Allelopathy is where a species of plant contaminates the ground with some secondary metabolite produced within it in order to 'poison' or hinder the growth of another species of plant which may decide to try and grow nearby consuming essential nutrients or shading it.

The chemical compound(s) the allelopathic plant produces to pollute the soil may only be repulsive to one species of plant, or maybe to several species. The toxins may have no effect on other species, they may be naturally immune (it is not toxic to them) or have, by repeated exposure to the compound, evolved immumity. The allelochemical may be released into the soil from the roots of the allelopathic plant, or it may just be present in the leaves or in the flowers and only contaminates the soil when these fall. Some allelochemicals may just inhibit the germination of seeds of some competitive species, or it may be toxic to the already growing competitor. In some trees the allelochemical is produced in the bark.

The allelochemicals may or may not remain long in the soil afterwards; some may decompose into relatively harmless chemicals, some may be water soluble and eventually wash away, some may be consumed or absorbed by other organisms or roots in the soil.

The whole topic of allelopathy has only recently [in the 1980's(?) been confirmed to occur in some species by chemical analysis and experimentation]. For unless you can identify the compound(s) responsible, you stand little chance of proving that it was the chemical(s) produced by the allegedly allelopathic plant which prevented or inhibited the growth of another plant. This requires experimentation to prove conclusively, otherwise it is just guesswork, as it has been in the past.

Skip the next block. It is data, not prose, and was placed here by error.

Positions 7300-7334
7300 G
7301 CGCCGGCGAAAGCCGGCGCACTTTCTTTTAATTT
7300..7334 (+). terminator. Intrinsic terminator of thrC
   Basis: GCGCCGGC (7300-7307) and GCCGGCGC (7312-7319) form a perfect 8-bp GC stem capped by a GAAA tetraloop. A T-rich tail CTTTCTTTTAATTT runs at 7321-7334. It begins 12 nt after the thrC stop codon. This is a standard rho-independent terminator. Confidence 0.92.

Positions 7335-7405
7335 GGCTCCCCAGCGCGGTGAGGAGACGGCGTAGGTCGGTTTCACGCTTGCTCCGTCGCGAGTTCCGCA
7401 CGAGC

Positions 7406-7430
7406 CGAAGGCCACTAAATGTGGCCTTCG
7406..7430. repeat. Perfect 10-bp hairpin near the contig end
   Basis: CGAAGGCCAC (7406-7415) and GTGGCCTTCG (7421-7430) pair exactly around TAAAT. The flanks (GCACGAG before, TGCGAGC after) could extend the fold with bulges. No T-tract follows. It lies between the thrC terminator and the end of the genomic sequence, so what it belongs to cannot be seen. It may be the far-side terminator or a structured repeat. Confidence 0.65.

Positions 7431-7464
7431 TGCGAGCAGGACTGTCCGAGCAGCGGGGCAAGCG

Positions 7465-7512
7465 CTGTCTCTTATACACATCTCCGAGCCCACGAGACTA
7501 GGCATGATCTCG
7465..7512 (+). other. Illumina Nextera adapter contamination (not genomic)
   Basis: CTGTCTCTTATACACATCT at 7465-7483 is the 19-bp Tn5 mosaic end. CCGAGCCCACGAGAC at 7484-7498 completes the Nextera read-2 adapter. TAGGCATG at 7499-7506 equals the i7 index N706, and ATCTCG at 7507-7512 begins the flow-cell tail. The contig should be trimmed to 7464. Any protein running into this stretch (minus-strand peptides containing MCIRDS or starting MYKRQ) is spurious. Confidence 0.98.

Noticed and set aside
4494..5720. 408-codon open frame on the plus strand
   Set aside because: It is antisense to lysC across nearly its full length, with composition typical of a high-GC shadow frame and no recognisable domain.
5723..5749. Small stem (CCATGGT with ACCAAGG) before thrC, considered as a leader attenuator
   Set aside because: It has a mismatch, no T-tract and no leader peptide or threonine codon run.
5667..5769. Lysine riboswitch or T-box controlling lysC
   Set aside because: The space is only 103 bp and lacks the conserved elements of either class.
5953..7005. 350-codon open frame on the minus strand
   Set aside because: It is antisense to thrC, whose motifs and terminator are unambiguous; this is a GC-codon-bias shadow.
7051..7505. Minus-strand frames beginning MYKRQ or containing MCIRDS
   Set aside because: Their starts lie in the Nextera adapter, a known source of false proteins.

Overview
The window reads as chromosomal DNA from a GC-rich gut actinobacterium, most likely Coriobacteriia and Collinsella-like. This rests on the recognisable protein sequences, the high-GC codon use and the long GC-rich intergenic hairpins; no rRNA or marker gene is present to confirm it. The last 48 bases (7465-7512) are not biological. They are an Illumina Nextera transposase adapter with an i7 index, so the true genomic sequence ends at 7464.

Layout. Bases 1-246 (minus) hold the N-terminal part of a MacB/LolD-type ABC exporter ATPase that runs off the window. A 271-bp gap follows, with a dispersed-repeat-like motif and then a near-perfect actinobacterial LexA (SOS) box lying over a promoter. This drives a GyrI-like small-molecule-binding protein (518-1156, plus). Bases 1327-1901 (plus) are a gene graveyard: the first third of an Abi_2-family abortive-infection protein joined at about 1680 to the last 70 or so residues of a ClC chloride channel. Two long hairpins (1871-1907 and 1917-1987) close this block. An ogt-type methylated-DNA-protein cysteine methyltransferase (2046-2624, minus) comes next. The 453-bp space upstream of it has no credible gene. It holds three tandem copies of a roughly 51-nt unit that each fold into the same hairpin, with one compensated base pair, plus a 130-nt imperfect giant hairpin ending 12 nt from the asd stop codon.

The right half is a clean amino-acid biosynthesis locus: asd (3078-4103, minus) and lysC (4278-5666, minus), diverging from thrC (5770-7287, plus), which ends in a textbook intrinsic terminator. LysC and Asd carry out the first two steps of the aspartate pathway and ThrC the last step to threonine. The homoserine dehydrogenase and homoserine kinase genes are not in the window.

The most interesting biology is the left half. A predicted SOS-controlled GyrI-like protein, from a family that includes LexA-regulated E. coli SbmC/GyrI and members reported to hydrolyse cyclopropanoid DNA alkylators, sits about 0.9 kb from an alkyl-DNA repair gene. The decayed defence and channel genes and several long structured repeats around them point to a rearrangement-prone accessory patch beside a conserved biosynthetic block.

Airborne volatile chemicals produced by one plant to deter another does not count as allelopathy (???) [it may count as something else, though].

Species of plants either known or suspected to produce allelopathic compounds:

  • Cherry Laurel (Prunus lauroceraasus)
  • Bearberry (Arctostaphylos uva-ursi)
  • Rhododendron (Rhododendron ponticum) (and probably others?)
  • Elderberry (Sambucus nigra)
  • Purging Buckthorn (Rhamnus cathartica). In places where it is invasive, Purging Buckthorn forms dense monocultures and resists competitors, which is, some think, mediated by allelopathic compounds coming from the roots. Although the same source does not name the possible chemical(s) culprits. Another source says that the allelopathic effects are overstated and fairly weak, but still does not name the agents responsible.
  • Forsythia (Forsythia)
  • Goldenrod (Solidago virgaurea)
  • Fern () [some ferns]
  • Bracken (Pteridium aquilinum) contains 'several phenolic acid' phytotoxins which are released by the roots, rhizomes and dead fronds and remain in the soil inhibiting many other species of plants even if the bracken is removed. (One notable exception is Foxglove often seen standing alone and proud in the middle of thick stands of bracken). Also reported are English Bluebell, Wood Anemone, Climbing Corydalis, Wild Gladiolus and Chickweed Wintergreen seem indifferent to the toxins and many grow earlier in the season when bracken is over-wintering but your Author has not seen these plants amidst any dense bracken infestation. The high humidity under a full bracken canopy helps some mosses survive.
  • Perennial Rye (Lolium perenne)
  • Tall Fescue (Schedonorus arundinaceus)
  • Garlic Mustard (Alliaria petiolata)
  • Black Walnut (Juglans nigra) [susceptible species include Pine & Birch trees, Solanaceae and Azalea]
  • Maple (Acer)
  • Pine (Pinus)
  • Eucalyptus (Eucalyptus)
  • Himalayan Balsam (Impatiens glandulifera) releases NaphthoQuinones into the soil which adversely affects other plants.
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